By Oleg Salimov (02/18/2015 issue of the CACI Analyst)

Tajikistan’s President Emomali Rakhmon addressed the parliament in his annual speech on January 23, 2015. Rakhmon reviewed Tajikistan’s accomplishments in the socioeconomic sphere in 2014 and outlined his proposals for the country’s development in 2015. Rakhmon presented a highly detailed review of the work done by the Tajik government in 2014, highlighting numerous improvements supported by meticulous statistical data. In the speech, summaries of specific accomplishments were followed by appeals for further improvement.

In his annual address, Rakhmon focused mostly on economics, social problems, energy independence, transportation infrastructure, water resources, education and youth problems, and terrorism. Rakhmon specifically addressed the importance of developing a strong ideological basis in order to unify the people of Tajikistan and enhance their patriotism. Rakhmon also announced 2015 as the “Year of the Family,” translating into a separate set of tasks for the government and legislature in 2015. The president only cursorily mentioned Tajikistan’s parliamentary elections, even though these are scheduled to take place on March 1, 2015. 

A few points in Rakhmon’s speech require closer attention. When speaking about economics, Rakhmon stressed the role of heavy industry, natural resources extraction, and Tajikistan’s hydroelectric power potential as it seeks to find its niche in the global market. In Rakhmon’s vision, the development of the agricultural sector is essential mostly for the country’s internal consumption and substitution of imported produce. According to Rakhmon’s speech, Tajikistan’s mid-term goal to transform from a largely agricultural society into a resource-supplying country with a perspective, in the long-run, to become a self-sufficient industrialized economy.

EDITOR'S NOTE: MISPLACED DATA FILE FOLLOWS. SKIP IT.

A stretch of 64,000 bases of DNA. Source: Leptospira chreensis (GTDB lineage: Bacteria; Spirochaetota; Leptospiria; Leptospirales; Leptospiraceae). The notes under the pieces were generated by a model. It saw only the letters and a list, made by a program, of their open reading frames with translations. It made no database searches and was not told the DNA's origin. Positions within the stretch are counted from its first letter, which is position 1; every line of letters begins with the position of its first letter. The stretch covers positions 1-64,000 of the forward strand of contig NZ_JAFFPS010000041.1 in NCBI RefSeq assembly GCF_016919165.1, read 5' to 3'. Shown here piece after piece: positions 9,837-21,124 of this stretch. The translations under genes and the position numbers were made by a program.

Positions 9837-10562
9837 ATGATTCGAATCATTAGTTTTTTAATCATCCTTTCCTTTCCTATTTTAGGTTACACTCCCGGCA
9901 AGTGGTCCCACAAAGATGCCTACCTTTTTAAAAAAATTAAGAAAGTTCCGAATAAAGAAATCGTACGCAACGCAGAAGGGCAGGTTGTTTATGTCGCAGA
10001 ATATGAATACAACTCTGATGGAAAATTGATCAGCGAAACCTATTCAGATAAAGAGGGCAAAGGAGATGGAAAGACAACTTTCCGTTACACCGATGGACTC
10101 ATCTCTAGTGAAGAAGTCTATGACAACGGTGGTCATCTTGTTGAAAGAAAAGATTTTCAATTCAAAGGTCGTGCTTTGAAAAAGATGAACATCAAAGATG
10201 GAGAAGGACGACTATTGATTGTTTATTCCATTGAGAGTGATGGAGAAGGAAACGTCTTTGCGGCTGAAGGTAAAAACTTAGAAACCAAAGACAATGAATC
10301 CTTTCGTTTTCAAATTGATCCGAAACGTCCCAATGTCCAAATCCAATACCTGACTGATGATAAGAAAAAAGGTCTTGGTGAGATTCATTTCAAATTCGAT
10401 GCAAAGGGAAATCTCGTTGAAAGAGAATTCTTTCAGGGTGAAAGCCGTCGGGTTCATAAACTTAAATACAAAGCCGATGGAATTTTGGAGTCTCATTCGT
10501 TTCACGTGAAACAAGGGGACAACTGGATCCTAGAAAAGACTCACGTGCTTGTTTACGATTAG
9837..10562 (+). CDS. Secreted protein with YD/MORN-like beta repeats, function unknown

This enormous task can encounter such problems as insufficient human capital, technological deficiency, and inability of the state to attract necessary financial investments. Rakhmon touched on these problems as part of Tajikistan’s broader socioeconomic challenges, yet he made no direct reference to his proposal for economic transformation. The country’s transportation gridlock creates another obstacle for Tajikistan on its way to industrialization. The Turkmenistan-Afghanistan-Tajikistan railroad project, which started in March 2013 and would have provided Tajikistan with access to the Caspian and South-Asian markets, stalled as the participating countries disagree on the route of the railroad.   

Tajikistan also continually suffers from an energy crisis. Although the country possesses a significant hydroelectric power capability, it suffers from a constant deficit of electricity vital for industrialization. While Rakhmon reports a significant increase in electricity production, the power limit for residential consumption remains at 6 hours daily in the winter time. Additionally, the hydroelectric power company Barki Tojik, which Rakhmon sees as an important player in advancing Tajikistan’s energy independence and hydroelectric power export, struggles with considerable financial difficulties. The company’s debt to suppliers and Tajikistan’s Taxation Department totals US$ 300 million as of August 2014. Tajikistan’s state budget is also cash strained as the export of aluminum, the main income-generating item, was cut from 216,000 tons in 2013 to 121,200 tons in 2014, according to the Minister of Economic Development and Trade Sharif Rakhimzoda.

Another significant part of Rakhmon’s speech was an appeal for constructing an ideological platform for Tajikistan, which must encourage patriotism, pride of the national and cultural heritage, and loyalty to the country’s interests. This task was in large part delegated to the Tajik Academy of Sciences. The ideology has to counterbalance propaganda hostile to Tajikistan. Rakhmon also underlined that, among other tasks, the Academy has to intensify its efforts to study the Tajik Civil War of 1992-97 and presenting more accurate and objective information on the issue as compared to other sources. It should be noted that last year a Tajik scholar from Canada was arrested in Tajikistan when trying to conduct research on the Tajik Civil War, unauthorized by the Tajik government. The apparent motive behind these proposals is to increase the legitimacy of the current regime. Rakhmon’s image as a peacemaker has helped him retain power for almost two decades and he intends to continue to do so in the future.